Singapore's New Guide on ICOs Designates Tokens Requiring Licenses
It appears that despite the shadow of doubt cast over crypto land, Singapore is swiftly taking steps towards regulation. Following the release of the new 2018 Guide to Digital Token Offerings on November 30, insiders are urging service providers of digital tokens to get familiar with a new set of legal obligations.
On November 30, the Monetary Authority of Singapore (MAS) issued the Guide, calling on relevant businesses to apply for licenses and urging digital payment token service providers to observe applicable requirements.
It was stated in the document that the Guide bears “no legal effect” and does not “supersede any applicable laws”. “Laws” here was a reference to the Securities and Futures Act (SFA) and Financial Advisers Act (FAA).
Capital Market Products Fall Under ICO Regulation
In August of 2017, the MAS expressed, “If a digital token constitutes a product regulated under the securities laws administered by MAS, the offer or issue of digital tokens must comply with the applicable securities laws.”
The new Guide has updated this definition, stating that digital tokens deemed capital market products under the SFA may be regulated by the MAS.
The new Guide provides further demarcation on which digital tokens fall under regulations, allowing market players greater clarity on requirements coming from the MAS.
While the description of digital tokens constituting capital market products includes a share, debenture, unit of business trust, securities-based derivatives contract or a unit of collective investment is not exhaustive, an insider claims that digital tokens are not capital market products.
Offers of digital tokens which constitute securities, securities-based derivatives contracts or units in a collective investment scheme are subject to the same regulation as the relevant type of securities. Thus an offer can only be made if it complies and its prospectus complies with the SFA.
The offer should be either made in or accompanied by a prospectus, however if an offer is made on units in a collective investment scheme, it is subject to authorization and recognition requirements. This means that it must comply with investment restrictions and business conduct requirements.
Offers exempt from prospectus requirements include small (personal) offers no more than S$5 million, private placements, institutional investors and accredited investors.
Intermediaries Must Carry a License
The MAS introduced the Payment Services Bill (PSB) on November 19, which stated that a person operating a business providing a service dealing in or facilitating the exchange of digital tokens must be licensed.
The Guide stipulates that intermediaries facilitating the offer or issue of tokens must be approved by the MAS and carry the relevant licenses. These intermediaries cover primary platforms, trading platforms and those providing financial advice on digital tokens.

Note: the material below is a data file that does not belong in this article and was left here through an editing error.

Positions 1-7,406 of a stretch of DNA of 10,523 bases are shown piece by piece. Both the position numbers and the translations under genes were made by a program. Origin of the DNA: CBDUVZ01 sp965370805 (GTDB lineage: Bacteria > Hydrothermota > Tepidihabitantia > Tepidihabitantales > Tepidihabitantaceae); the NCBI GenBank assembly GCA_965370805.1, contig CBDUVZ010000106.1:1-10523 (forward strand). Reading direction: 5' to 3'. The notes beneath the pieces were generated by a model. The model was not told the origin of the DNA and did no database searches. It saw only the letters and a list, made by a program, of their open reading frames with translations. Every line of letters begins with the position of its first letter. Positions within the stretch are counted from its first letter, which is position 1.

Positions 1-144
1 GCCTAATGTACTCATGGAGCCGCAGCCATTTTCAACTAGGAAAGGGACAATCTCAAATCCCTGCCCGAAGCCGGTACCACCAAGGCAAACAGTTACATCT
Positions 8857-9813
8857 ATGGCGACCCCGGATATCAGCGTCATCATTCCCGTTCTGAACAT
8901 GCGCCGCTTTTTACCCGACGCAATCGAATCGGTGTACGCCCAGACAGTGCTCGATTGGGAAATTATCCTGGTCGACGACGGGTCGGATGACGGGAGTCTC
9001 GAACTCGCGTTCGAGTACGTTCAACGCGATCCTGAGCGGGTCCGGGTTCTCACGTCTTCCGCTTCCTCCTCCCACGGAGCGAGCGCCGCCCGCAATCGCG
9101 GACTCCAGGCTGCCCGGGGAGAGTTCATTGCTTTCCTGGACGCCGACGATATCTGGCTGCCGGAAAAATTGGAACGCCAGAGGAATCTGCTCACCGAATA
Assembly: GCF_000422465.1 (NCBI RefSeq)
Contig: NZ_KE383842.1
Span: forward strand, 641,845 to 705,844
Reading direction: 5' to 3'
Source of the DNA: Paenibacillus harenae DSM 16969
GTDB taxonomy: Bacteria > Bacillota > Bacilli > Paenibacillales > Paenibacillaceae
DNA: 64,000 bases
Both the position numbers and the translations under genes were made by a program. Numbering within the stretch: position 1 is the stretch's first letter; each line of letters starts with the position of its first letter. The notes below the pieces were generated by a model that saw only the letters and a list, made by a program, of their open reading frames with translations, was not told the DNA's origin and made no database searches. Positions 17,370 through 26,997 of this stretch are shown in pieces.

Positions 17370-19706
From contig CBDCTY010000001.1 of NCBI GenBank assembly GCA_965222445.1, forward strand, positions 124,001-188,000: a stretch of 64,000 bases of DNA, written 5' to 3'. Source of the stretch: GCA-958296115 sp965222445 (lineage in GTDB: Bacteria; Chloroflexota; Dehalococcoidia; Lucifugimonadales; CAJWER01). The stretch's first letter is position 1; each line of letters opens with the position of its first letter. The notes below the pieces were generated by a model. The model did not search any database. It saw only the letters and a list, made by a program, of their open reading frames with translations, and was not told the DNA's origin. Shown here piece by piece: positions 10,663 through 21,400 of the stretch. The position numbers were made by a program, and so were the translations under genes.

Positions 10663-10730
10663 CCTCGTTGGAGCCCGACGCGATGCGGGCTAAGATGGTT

Such regulations are expected to hasten the issue of regulations on licenses for intermediaries issuing tokens in Singapore.
Money Laundering and Terrorism Financing Concerns Highlighted
The PSB also stipulated that a person operating a business providing any service dealing with or exchanging digital tokens will be regulated under the PSB for AML/CFT purposes.
The MAS made it clear that AML/CFT requirements were not to be taken lightly and that intermediaries involved in regulated activities would be subject to them. These requirements involve:
- Taking steps to identify, assess and understand ML/TF risks
- Developing and implementing policies, procedures and controls for management and risk mitigation including due diligence and transaction monitoring, screening, reporting and record keeping
- Performing enhanced measures where higher ML/TF risks were identified to manage and mitigate higher risks
- Monitoring, implementing and, where necessary, enhancing those policies, procedures and controls
Insider Shares Five Ways in Which the New Guide Will Impact the Industry
Analysis made by Yang Jinyan, the General Manager of the legal consultancy arm of leading crypto exchange Huobi points out five ways in which the new Guide to Digital Token Offerings will affect the industry, according to Cointime.
1. It can be asserted that any token exchanges operating in Singapore using Bitcoin for token payments mentioned in the Guide are required to follow the payment act and apply for a license.
2. Fiat trading channels could possibly become available for digital assets. Issue of payment certificates will help exchanges with compliance and reflect the possibility of opening businesses up to fiat money as the Singaporean government makes sure exchanges abide by AML and CFT laws.
3. It is worth discussing further the possibilities surrounding tokenizing securities through STOs in the Singapore market.
4. The scope for security tokens within the industry in Singapore is considerably smaller than the U.S., and utility tokens may be exempt from laws governing securities.
5. Singapore’s licensing policies should not be taken lightly as payment licenses are about to come into effect. However, guidance has still not been provided on applications for licenses and licensed exchanges (registered market operators) served by the capital market.
Yang Jinyan also expressed that digital tokens do not constitute “capital market products” as legally they are not defined as securities or futures. Token issuers, however, should abide by AML/CFT laws and laws on protecting personal information.